I’ve used pork fillet and egg tofu in this version, but feel free to use chicken, beef, pork, shrimp/prawns, or pan-fried firm tofu, etc. if you like.

Chopsticks holding a crispy egg tofu disc on plate of stir-fried noodles.

Why This Recipe Works

  • It’s easy to make on any given weeknight in just 35 minutes.
  • It requires mostly basic ingredients, and a little bit of technique to get the noodles all nice and charred like restaurant versions…even if you don’t have their mighty hot burners at home!
  • You can customize it with your choice of protein, and make it vegetarian or gluten-free if needed too.

Ingredients

Labeled fresh and pantry ingredients for Pad See Eww on a wooden board.
Pad See Ew Ingredients (fresh & pantry)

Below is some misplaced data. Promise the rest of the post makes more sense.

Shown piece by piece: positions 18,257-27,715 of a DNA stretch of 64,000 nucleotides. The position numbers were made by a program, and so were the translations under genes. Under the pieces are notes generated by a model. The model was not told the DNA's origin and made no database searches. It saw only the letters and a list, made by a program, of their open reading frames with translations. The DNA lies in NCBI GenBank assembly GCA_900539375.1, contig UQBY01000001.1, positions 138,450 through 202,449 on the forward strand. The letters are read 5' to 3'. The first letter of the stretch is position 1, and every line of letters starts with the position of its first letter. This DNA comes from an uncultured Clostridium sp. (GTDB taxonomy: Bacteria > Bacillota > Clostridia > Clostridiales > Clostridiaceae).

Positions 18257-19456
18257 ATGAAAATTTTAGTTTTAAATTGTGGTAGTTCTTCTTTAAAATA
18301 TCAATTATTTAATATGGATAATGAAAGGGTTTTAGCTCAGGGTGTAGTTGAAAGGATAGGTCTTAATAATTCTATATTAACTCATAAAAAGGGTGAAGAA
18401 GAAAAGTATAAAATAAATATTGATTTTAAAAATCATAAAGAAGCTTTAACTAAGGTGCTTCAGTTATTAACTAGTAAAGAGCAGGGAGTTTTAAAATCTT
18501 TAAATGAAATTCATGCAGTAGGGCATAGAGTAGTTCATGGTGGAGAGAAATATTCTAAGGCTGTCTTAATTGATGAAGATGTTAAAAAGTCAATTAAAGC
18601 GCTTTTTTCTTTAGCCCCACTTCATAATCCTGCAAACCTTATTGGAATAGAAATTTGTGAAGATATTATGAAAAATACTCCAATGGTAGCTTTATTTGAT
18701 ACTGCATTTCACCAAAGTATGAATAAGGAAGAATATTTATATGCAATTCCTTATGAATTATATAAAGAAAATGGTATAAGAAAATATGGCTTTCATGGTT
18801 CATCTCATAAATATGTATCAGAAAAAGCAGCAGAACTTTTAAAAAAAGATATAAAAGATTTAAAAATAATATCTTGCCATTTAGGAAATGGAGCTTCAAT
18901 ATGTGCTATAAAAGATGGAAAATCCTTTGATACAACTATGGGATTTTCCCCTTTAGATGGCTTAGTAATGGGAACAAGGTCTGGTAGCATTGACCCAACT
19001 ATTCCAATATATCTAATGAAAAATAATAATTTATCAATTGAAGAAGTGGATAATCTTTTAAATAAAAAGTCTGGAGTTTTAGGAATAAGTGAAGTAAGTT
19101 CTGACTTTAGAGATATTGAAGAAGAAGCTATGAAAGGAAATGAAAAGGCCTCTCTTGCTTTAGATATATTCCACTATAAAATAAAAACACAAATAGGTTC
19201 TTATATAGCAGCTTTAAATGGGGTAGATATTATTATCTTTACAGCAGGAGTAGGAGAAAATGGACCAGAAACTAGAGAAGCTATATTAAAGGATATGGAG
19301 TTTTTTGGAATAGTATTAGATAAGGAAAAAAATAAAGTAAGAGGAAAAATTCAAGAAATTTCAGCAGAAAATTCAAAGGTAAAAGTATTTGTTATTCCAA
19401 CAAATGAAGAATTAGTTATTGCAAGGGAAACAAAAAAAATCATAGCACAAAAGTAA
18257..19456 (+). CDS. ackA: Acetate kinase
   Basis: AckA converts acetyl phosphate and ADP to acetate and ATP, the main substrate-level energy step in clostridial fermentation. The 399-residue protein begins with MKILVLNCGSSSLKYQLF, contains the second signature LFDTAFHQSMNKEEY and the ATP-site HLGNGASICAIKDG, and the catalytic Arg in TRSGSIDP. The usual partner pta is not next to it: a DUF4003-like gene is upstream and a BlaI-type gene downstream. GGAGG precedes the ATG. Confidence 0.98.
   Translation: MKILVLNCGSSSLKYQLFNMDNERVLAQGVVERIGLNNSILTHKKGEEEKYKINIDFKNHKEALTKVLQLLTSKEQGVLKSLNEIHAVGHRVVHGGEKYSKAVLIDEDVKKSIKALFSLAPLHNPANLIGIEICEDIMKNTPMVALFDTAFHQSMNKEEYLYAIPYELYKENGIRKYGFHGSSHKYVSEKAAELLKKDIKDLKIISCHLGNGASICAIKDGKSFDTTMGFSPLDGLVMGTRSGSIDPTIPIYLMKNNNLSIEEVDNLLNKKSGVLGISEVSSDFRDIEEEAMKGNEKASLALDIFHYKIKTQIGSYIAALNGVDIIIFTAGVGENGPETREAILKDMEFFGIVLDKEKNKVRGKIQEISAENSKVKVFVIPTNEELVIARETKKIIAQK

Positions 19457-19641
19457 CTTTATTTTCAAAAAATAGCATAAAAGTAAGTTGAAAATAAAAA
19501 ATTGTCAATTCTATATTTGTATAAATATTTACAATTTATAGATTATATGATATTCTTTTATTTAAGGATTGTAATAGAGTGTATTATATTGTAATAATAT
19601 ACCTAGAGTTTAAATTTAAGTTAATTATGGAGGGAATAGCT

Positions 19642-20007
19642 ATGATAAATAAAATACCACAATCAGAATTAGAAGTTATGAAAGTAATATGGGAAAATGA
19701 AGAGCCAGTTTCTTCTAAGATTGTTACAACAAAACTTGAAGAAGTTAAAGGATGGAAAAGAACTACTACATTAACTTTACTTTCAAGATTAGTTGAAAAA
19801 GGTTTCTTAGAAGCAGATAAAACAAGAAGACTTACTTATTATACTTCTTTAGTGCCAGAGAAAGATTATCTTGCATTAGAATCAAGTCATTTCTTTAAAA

• Marinated Pork: I used pork fillet (tenderloin) and sliced in into thin pieces. It’s a tender cut, and results in juicy flavorful pieces once cooked. It also takes on the flavors of the simple marinade (light soy sauce, fish sauce, and ground white pepper) even if the meat is just briefly marinated while you prepare the rest of the ingredients. You can also use thinly sliced pork scotch fillet instead, which is a slightly fattier cut but results in tender meat once cooked too.
  • Silken Egg Tofu: This comes in plastic tubes and can be found in Asian supermarkets, and wet markets if you’re based in Asia. It’s made with egg, but some have an eggier flavor than others. I personally don’t like the eggier flavored ones so prefer to buy egg tofu that is off-white in color and not very yellow. But either will work for this recipe. In terms of texture, this tofu is soft and silky. It tastes wonderful when pan-fried (which we’ll be doing for this recipe), deep-fried, or either pan or deep-fried then briefly braised in a sauce.